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Examples of Proper Legislative Drafting Principles

There are numerous examples in both signed and vetoed bills that showcase some of the modern legislative drafting principles

By Chris Micheli, November 1, 2022 10:37 am

As the 2021-22 Legislative Session has concluded, and in reviewing the bills pending on the Governor’s Desk, there are numerous examples in both signed and vetoed bills that showcase some of the modern legislative drafting principles. The following are some of those examples:

This is an example of eliminating repetitious language in a statute:

(3) Sexual assault victims have the right to be informed of the following:

(A) The right to be informed whether  Whether  or not a DNA profile of the assailant was obtained from the testing of the rape kit evidence or other crime scene evidence from their case.

(B) The right to be informed whether  Whether  or not the DNA profile of the assailant developed from the rape kit evidence or other crime scene evidence has been entered into the Department of Justice Data Bank of  or the federal Department of Justice or Federal Bureau of Investigation CODIS database of  case evidence.

(C) The right to be informed whether  Whether  or not there is a confirmed  match between the DNA profile of the assailant developed from the rape kit evidence or other crime scene evidence and a DNA profile contained in the Department of Justice Convicted Offender DNA Data Base, provided that disclosure would not impede or compromise an ongoing investigation.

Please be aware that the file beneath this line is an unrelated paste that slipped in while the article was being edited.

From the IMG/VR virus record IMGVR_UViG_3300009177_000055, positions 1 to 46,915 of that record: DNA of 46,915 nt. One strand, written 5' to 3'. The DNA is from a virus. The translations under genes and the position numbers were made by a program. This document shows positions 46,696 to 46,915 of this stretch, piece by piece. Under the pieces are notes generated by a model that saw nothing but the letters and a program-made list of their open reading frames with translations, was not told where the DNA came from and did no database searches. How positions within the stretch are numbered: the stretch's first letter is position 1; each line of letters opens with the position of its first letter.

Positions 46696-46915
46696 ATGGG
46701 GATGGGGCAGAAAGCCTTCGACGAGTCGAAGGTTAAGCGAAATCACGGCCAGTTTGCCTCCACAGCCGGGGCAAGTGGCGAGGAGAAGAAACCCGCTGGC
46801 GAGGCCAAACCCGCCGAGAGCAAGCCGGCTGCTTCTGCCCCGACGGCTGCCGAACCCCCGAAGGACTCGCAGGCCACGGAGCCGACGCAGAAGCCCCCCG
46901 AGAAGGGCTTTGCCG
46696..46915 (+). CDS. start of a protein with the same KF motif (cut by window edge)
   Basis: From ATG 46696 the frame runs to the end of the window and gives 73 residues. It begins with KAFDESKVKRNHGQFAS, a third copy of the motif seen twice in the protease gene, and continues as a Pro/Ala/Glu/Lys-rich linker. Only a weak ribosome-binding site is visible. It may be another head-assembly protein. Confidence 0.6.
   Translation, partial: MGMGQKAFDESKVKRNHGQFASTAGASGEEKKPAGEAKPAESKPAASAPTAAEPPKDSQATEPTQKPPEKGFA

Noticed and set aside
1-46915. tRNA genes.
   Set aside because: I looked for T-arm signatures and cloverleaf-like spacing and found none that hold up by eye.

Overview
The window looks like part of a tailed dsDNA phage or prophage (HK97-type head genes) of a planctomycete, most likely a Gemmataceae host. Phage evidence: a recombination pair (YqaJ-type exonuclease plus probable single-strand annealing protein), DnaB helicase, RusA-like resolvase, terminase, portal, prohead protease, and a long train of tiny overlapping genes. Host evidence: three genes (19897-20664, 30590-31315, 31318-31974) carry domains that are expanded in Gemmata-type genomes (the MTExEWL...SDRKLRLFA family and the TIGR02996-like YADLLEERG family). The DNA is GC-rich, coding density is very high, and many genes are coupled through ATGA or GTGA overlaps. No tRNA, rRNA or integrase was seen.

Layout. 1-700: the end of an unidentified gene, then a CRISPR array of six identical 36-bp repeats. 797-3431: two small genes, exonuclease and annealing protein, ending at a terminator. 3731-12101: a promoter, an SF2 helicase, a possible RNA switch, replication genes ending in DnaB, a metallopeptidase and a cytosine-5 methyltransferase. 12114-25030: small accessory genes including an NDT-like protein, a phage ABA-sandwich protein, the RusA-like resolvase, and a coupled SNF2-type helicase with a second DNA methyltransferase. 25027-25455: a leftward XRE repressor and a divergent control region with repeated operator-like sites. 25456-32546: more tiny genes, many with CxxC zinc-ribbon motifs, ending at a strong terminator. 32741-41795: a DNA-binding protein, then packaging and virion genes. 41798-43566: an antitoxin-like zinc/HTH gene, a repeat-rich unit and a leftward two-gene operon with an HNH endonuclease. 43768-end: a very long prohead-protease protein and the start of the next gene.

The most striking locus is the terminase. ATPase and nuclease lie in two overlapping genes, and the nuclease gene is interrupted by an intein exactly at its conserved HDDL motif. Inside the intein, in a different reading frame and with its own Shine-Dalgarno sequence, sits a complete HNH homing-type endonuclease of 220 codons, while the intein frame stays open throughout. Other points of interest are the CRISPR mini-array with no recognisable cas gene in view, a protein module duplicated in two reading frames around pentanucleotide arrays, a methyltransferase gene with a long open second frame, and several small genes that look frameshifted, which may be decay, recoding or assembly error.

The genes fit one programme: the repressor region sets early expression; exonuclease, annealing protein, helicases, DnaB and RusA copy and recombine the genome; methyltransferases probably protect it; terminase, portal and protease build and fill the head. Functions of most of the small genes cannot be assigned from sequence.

This is an example of stating something in the active voice, rather than the passive voice (and is not a mandatory versus discretionary statement):

This section shall does not apply to specialized health insurance, Medicare supplement insurance, CHAMPUS supplement insurance, or TRI-CARE supplement insurance, or to hospital indemnity, accident-only, or specified disease insurance.

This is an additional example of using the active voice, rather than the passive voice:

Subdivisions (a) and (b) shall do not apply to any person granted confidentiality upon receipt by the county elections official of a written notice by the address confidentiality program manager of the withdrawal, invalidation, expiration, or termination of the program participant’s certification.

This is an example of conforming to our gender-neutral drafting requirement.

When an employee is not receiving or is not eligible to receive health care coverage for nonoccupational injuries or illnesses provided by the employer, if 90 days from the date the injury is reported the employee who has been receiving treatment from a health care organization or his or her  their  physician, chiropractor, acupuncturist, or other agent notifies his or her  their  employer in writing that he or she  the employee  desires to stop treatment by the health care organization, he or she  they  shall have the right to be treated by a physician, chiropractor, or acupuncturist or at a facility of his or her  their  own choosing within a reasonable geographic area.